Alex Hollingsworth, Chris Walters, Christey Nethercott, Edinburgh Fringe, Fine Frenzy Theatre, Gus Miller, Jacob Hayes, Nottingham New Theatre, Peter Cary, Sam Warren, Spaces on North Bridge, Theatre Review
“Oh my God, they killed John!”
Peter Cary’s “Vessel,” which is presently playing at the Spaces on North Bridge, observes the guilt and dismay of those whom John has left behind. Fine Frenzy Theatre would doubtlessly prefer their play to be compared to William Faulkner’s As I Lay Dying, but it reminds me more of South Park because John, like Kenny, is mostly a waterproof coat. He has not been impaled sliding down a flagpole, but lost at sea. His five siblings will move the coat’s hood and arms to make it look like he is swimming.
They have gathered to honour John’s memory by building a boat and apparently re-enacting scenes from his life. These greatest hits include the time when he delivered a prankish lecture about James Joyce to his school assembly, and an altercation with his sister’s intolerable boyfriend (Alex Hollingsworth). Perhaps this is the norm in Ireland, where “Vessel” is set, and at wakes the mourners dress up and restage the times when the deceased had said something particularly memorable. “Vessel” is already a beautiful play, but the English cast render it more melodic by performing with Irish accents. There is nary a bum note but I am still disposed to be cynical. Are the Irish more authentically bittersweet?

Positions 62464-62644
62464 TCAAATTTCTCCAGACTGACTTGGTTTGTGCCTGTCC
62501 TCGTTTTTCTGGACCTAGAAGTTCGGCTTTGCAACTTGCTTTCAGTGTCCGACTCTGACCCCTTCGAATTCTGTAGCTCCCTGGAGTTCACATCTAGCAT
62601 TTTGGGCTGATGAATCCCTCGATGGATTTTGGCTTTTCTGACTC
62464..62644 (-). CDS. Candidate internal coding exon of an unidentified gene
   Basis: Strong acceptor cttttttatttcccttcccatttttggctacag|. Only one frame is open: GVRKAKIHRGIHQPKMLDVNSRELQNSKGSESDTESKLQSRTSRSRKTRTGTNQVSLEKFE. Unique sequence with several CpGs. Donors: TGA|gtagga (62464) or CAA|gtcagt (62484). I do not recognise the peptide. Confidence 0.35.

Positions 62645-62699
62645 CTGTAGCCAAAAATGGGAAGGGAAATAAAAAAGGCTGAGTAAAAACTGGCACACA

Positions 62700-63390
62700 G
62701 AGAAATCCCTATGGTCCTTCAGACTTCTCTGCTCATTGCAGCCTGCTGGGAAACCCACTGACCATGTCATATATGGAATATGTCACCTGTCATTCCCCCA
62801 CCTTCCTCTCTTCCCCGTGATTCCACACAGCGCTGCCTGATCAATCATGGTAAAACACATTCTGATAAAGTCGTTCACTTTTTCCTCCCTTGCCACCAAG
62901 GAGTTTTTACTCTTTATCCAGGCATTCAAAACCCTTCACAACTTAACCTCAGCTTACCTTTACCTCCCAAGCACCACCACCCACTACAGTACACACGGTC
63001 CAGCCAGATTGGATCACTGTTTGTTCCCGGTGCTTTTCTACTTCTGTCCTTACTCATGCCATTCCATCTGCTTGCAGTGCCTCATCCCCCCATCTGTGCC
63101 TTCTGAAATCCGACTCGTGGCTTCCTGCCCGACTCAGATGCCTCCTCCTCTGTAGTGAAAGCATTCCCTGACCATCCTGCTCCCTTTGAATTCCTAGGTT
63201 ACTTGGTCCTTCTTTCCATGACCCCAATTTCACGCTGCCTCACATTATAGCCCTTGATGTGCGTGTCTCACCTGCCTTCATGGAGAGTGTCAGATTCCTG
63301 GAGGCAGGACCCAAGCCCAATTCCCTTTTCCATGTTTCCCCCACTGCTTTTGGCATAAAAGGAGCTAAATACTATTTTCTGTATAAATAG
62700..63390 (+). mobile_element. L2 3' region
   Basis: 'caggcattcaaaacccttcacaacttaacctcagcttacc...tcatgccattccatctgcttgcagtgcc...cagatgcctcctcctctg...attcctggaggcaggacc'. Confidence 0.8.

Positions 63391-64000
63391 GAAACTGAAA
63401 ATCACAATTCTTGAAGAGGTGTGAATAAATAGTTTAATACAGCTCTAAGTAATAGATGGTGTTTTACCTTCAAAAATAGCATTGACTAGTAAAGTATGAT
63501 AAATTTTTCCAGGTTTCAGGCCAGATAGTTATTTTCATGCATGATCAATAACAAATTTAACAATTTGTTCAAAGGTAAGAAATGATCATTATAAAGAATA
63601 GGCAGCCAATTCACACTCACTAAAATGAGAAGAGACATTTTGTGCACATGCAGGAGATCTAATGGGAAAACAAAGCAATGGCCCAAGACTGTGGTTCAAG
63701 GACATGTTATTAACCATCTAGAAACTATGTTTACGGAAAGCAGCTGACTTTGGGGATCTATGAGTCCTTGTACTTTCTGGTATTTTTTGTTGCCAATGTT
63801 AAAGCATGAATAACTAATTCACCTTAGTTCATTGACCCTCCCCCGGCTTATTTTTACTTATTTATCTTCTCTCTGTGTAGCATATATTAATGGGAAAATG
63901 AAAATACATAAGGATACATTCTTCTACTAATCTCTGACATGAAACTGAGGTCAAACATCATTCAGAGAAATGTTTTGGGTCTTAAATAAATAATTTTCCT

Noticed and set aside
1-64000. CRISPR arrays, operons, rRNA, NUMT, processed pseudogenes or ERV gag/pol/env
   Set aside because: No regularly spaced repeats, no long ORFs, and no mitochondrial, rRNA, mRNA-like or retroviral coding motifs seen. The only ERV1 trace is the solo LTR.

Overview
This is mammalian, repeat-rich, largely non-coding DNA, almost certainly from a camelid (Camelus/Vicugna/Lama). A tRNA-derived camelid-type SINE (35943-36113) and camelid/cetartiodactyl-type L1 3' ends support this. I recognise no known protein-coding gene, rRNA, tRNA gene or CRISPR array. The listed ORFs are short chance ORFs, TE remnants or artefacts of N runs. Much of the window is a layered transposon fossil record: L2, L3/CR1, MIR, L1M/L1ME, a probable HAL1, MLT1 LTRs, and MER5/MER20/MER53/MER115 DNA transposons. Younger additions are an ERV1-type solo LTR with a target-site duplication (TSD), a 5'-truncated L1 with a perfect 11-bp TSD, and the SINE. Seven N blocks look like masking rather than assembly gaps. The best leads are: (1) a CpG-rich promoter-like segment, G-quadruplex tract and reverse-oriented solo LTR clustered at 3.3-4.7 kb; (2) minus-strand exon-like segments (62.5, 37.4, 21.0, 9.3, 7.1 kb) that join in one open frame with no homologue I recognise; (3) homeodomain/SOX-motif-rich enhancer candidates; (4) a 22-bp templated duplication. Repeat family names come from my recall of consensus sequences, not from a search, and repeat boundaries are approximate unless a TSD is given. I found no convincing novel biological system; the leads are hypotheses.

“Vessel” offers some exceptionally imaginative and skilful physical theatre, of a standard nearer to the crow’s nest than to the deck. Some scenes are exquisitely delineated, such as when the characters are portrayed as children at Christmas or when John (Jacob Hayes) is finally wading into the waves. Yet these moments come to shine hauntingly through the sea fog. This is a foggy play – the plot and characters are often amusingly odd rather than necessarily credible. We have found ourselves on a family outing with this shambolic lot, and it is rather a nuisance to keep up with whatever they are all bickering about. They seem to be appeased in the end, however, and the play concludes with some powerful, triumphant imagery.
It is not remotely a surprise to learn that Fine Frenzy is a splinter group of Tychy’s favourite student theatre company, Nottingham New Theatre. It has been set up by postgraduate old hands from NNT, and “Vessel” demonstrates the same characteristics and quality as a NNT production. If NNT customarily send two shows to the Fringe, this year we have been in many respects treated to a third.
[The writer Peter Cary previously appeared in NNT’s “The Retreat” (2010), which Tychy reviewed here.]